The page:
Guinea pigs live for an average of 4-5 years. Moonball, our American short-hair, lasted for 4 years, but she contracted a kind of pneumonia and did not survive it. I still miss her greeting me very enthusiastically in the mornings, and nuzzling against me when I had her on my lap.

My eleven-year-old niece then asked hopefully if we could get a dog next. My sister was not prepared to take on a more vigorous pet that required the attention one would give to a growing child. So instead she got an albino budgie-parakeet, named Snowball. He requires a lot of attention, but is not as rambunctious as a dog would be, and is quite entertaining to boot. Budgies tend to live for about 5 to 8 years, so we expect to enjoy him that long.

Daily Prompt: Vigor

WALNUT THE GUINEA PIG

Last Sunday, my sister Joy surprised me with a text.  “Check your email for important bulletin!” I was so intrigued I immediately opened my email.

I saw this:

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A walking ball of fur with eyes!  “Her name is Walnut.”  Our other guinea pig, Moonball, is an American shorthaired cavy, so the prospect of caring for a fancier breed was exciting.  Walnut is approximately 4 months old, what they call a Sheltie or Silkie.  A cavy with Justin Bieber hair.  My brother-in-law Tristan picked her out of a lineup at the Northeast Greenhills Sunday Market, and paid P500.  He says he was enamored by her black button eyes and teddy bear looks.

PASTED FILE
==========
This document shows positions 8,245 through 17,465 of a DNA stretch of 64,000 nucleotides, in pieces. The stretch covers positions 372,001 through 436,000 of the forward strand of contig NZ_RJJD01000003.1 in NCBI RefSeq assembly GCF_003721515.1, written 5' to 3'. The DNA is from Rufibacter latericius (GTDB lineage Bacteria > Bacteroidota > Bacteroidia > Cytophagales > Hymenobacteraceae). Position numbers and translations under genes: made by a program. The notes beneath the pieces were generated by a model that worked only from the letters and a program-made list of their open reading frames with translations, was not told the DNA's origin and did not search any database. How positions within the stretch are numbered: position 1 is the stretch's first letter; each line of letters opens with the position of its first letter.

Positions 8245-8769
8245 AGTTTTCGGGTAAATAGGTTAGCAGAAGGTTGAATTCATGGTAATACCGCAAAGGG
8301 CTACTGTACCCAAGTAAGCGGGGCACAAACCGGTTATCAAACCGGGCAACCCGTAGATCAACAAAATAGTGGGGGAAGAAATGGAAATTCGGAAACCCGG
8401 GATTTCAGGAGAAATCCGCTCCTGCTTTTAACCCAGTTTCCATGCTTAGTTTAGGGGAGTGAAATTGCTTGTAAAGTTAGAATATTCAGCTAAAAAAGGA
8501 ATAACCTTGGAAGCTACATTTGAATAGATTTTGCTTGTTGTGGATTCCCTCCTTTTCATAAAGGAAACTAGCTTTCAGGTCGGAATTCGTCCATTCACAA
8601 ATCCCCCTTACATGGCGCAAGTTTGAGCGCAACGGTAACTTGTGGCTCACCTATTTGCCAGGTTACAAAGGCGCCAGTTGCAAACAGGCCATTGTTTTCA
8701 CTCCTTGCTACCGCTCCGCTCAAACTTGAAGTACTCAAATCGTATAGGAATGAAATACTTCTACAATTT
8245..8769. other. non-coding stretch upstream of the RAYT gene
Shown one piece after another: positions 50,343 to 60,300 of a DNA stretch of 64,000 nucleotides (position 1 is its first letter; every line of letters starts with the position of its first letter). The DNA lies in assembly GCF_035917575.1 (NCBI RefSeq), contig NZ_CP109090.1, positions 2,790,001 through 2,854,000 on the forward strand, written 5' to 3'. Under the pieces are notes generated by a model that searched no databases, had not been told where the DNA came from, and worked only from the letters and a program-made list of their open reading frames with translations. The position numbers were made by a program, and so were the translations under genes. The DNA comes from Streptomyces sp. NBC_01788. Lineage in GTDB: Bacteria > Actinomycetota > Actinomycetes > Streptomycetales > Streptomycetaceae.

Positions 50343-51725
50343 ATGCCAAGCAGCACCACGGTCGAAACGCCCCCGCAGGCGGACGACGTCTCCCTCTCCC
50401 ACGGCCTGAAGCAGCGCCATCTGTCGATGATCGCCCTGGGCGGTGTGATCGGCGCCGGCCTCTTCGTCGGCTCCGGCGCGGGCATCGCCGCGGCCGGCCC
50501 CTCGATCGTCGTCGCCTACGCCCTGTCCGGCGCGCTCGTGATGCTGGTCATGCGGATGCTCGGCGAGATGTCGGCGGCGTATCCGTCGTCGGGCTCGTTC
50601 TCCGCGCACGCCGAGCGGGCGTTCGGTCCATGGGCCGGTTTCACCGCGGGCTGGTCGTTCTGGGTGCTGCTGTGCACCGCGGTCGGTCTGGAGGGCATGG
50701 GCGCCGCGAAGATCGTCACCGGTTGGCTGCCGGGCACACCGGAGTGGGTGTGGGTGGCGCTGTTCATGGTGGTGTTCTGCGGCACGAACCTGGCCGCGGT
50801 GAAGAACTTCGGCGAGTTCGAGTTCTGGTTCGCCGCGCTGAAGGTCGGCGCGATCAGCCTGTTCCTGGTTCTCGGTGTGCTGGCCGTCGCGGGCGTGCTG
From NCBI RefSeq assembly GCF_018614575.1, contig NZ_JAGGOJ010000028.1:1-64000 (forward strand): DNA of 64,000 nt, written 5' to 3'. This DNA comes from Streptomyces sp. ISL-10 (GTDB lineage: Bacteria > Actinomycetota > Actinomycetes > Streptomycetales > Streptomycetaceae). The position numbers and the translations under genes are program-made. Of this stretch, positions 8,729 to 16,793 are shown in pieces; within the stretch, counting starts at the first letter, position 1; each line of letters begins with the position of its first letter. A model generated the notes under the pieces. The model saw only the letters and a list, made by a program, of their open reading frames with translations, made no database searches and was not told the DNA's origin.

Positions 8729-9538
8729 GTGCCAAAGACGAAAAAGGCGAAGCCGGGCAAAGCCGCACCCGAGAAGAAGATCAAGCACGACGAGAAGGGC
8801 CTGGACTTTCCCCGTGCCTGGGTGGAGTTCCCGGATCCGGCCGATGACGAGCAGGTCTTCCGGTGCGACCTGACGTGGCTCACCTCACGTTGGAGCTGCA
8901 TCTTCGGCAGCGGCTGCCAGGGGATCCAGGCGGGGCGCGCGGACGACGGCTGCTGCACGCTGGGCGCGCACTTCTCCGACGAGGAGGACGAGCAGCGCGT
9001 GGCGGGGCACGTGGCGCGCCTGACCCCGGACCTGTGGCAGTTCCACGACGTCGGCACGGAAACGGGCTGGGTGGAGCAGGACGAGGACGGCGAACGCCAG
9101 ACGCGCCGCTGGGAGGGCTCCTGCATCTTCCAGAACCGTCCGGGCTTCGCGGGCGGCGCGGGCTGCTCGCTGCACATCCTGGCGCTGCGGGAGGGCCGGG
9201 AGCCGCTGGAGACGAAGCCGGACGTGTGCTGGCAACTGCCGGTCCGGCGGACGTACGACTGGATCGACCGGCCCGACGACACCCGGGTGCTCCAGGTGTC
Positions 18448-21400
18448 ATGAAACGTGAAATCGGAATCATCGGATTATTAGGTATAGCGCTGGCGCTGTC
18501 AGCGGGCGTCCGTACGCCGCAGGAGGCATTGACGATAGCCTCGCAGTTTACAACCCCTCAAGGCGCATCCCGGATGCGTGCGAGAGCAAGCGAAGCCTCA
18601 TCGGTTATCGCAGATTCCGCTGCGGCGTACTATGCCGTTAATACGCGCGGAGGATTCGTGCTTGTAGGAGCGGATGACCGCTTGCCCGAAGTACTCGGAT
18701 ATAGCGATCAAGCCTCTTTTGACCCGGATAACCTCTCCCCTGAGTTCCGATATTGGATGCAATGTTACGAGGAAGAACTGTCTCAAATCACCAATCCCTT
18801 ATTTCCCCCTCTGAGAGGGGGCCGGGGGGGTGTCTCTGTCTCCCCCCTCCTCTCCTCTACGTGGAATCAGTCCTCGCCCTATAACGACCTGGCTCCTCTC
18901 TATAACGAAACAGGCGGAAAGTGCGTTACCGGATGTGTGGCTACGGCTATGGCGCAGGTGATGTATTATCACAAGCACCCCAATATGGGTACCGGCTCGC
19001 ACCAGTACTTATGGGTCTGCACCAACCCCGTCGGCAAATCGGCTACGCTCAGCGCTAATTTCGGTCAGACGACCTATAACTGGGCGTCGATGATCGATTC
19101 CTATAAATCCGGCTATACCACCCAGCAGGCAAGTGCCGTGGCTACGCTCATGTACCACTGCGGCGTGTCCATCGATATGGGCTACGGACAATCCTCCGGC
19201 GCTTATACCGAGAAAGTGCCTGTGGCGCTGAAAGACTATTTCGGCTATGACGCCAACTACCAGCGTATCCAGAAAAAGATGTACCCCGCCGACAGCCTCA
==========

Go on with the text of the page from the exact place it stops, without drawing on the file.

Joy and Tristan decided to get another cavy to keep Moonball company, because they’d read that cavies are social animals.  Moonball is now a year and a half old, so it was interesting to see how she’d bond with another cavy half her size.  Walnut was skittish, and tended to run away everytime Moonball would attempt to smell or lick her.  Good thing we had a couple of shelters – a huge PVC T-joint and an overturned plastic basket with cut-out sides – inside what we like to call the cavy-tat.

walnut-01Eventually, Walnut’s hunger forced her to leave the T-joint and join Moonball (and her bulk) at the food bowl.

walnut-05walnut-02walnut-03At first we were concerned that Moonball would hog the food bowl, but Walnut managed to get her share of pellets.

Tristan would occasionally capture Walnut so Joy could give her a dose of Vitamin C from a syringe, and so Walnut would get used to handling and grooming.  Right now she fits on Tristan’s palm: